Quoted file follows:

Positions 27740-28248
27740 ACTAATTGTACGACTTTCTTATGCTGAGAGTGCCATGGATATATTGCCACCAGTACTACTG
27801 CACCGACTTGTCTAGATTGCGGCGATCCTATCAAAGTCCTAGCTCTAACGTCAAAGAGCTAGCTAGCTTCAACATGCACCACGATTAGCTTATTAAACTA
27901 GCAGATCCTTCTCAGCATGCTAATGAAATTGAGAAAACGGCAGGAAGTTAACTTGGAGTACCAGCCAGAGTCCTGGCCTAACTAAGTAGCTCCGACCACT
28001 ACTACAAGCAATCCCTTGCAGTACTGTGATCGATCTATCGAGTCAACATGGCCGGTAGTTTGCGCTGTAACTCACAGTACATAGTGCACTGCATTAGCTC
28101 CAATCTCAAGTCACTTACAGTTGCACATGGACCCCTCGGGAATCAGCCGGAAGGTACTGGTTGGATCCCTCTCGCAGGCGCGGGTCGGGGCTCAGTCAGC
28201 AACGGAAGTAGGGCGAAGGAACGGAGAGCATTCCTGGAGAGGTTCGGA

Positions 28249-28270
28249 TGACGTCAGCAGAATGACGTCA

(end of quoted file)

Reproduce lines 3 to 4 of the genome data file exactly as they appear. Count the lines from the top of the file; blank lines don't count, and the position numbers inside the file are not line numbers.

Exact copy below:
27801 CACCGACTTGTCTAGATTGCGGCGATCCTATCAAAGTCCTAGCTCTAACGTCAAAGAGCTAGCTAGCTTCAACATGCACCACGATTAGCTTATTAAACTA
27901 GCAGATCCTTCTCAGCATGCTAATGAAATTGAGAAAACGGCAGGAAGTTAACTTGGAGTACCAGCCAGAGTCCTGGCCTAACTAAGTAGCTCCGACCACT